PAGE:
Yes, it’s Kool & The Gang, of “Celebration” and “Ladies Night” fame. Light of Worlds finds them pre-Chart Toppers, but post-“Jungle Boogie”. In other words, they weren’t yet a total sensation but they knew how to make a hit. Light of Worlds, then, bubbles with under-the-radar jazz-funk flavor. As an ensemble, they rival Earth, Wind & Fire in their ability to blend funk and pop.

Fans of J Dilla’s Donuts will instantly recognize “Fruitman” from “The Diff’rence”. It’s a groovy, horn-filled jam and an early highlight. The rhythm section is super tight throughout the album, but the title track especially feels like the Gang in top form. The late Ronald Bell, who fronted the group, whips out his fat ARP synth on the second side, and oh boy does this thing rip. Listen to “Whiting H. & G.” and tell me you don’t feel like you’re cruising down the coast with shades on in a convertible. The seagull sounds at the end don’t hurt either.

I’m kind of surprised “You Don’t Have to Change” wasn’t released as a single: it’s as mellow and accessible as most anything else released in ’74. The melody in the verses to me recalls The Spinners’ “It’s a Shame”, which is another classic. “Higher Plane” was the album’s biggest hit on the R&B charts, and its tight funk guitar reminds me of another “Higher” song by one Stevie Wonder. “Here After” closes things on a stellar note, with a great voice-over and a spiritual-jazz leaning instrumental, complete with kalimba! I wouldn’t hesitate to recommend this album to any fan of 70s soul music, whether pop, funk or jazz is your thing. Light of Worlds does it all and does it well.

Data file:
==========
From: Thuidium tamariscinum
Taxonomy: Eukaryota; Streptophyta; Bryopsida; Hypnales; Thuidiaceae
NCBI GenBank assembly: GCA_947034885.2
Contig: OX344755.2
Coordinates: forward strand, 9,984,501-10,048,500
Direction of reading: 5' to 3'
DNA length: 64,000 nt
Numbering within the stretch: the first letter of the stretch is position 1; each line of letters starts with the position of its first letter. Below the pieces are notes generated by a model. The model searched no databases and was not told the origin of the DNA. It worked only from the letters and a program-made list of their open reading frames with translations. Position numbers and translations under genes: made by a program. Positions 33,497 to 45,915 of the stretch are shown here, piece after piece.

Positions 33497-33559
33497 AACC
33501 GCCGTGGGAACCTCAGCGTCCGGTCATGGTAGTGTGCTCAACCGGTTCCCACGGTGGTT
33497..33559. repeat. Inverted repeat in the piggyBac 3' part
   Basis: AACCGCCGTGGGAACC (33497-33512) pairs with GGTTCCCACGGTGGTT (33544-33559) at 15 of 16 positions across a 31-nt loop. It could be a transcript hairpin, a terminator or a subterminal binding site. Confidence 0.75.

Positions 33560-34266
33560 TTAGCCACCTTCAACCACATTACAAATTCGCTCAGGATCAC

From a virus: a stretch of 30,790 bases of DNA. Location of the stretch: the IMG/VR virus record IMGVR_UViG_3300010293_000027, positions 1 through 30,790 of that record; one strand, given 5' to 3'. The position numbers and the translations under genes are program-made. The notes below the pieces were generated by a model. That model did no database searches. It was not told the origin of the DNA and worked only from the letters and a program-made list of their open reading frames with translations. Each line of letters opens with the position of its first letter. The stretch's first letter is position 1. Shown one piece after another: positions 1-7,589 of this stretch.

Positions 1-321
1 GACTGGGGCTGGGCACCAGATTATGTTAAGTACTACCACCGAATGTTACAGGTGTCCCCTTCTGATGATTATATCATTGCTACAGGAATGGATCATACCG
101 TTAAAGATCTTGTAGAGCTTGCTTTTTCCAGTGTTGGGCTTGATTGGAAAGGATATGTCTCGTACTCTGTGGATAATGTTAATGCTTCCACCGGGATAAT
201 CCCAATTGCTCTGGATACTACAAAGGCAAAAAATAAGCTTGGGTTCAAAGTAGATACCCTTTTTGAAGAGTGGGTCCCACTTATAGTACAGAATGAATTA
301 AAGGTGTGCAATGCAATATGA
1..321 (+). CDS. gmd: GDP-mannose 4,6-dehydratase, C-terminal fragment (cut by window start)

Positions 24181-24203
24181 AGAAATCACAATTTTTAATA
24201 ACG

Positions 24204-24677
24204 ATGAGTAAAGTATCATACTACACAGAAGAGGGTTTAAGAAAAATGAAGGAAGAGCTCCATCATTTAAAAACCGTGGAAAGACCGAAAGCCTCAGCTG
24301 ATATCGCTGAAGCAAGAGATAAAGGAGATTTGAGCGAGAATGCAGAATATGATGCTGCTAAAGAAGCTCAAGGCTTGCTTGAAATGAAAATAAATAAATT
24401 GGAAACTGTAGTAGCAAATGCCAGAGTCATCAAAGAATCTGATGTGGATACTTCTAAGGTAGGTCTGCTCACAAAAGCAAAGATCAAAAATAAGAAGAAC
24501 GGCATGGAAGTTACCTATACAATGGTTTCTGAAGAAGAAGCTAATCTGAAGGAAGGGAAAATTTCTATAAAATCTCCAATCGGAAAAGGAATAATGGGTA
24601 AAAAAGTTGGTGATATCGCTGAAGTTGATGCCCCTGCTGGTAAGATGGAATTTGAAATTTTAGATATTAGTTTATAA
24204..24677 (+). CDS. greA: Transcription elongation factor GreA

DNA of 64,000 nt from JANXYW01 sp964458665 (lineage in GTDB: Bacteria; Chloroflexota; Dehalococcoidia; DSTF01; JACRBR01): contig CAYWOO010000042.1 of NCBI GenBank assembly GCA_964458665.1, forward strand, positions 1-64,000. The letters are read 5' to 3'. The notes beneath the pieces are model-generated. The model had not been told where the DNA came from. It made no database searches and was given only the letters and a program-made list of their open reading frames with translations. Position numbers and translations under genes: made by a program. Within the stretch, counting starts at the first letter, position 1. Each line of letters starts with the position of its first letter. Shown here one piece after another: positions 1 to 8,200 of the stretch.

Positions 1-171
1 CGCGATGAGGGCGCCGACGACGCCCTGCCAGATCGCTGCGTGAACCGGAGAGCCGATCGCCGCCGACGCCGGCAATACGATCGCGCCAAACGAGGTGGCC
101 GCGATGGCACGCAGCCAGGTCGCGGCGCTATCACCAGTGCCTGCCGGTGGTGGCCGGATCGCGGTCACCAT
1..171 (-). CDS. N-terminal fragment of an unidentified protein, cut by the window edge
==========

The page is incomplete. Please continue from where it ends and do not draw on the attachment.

Listen to Light of Worlds here.

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BONUS ROUND: YouTube comments on this live “Summer Madness”

“this version sounds clean and smooth like the album version, i love to smoke weed to this song” (from user masterbate23)

“i am seriously High and im loving this live version!” (from user DontPanic2008)

“Kool and the Gang are definitely cool.” (from user Shanedango32)

Album of the Week: Grateful Dead’s Download Series Volume 4: 6/18/76 & 6/21/76 (2005)

After nearly a decade of touring that only became bigger and bigger, the Grateful Dead took a then-indefinite hiatus in late 1974 that lasted approximately a year and a half. Their 1976 June tour was something of a low-key comeback. Instead of playing massive arenas, they sold mail-order tickets for shows at smaller theaters in only 7 cities. Thanks to the Download Series, which is easily streamed, you can hear great recordings of a couple of these shows. Volume 4 presents the 6/18/76 show at Passaic, New Jersey’s Capitol Theatre (which is now a Pizza Hut), as well as the show three days later at the Tower Theatre west of Philadelphia (which is still standing, about 25 blocks from my current apartment).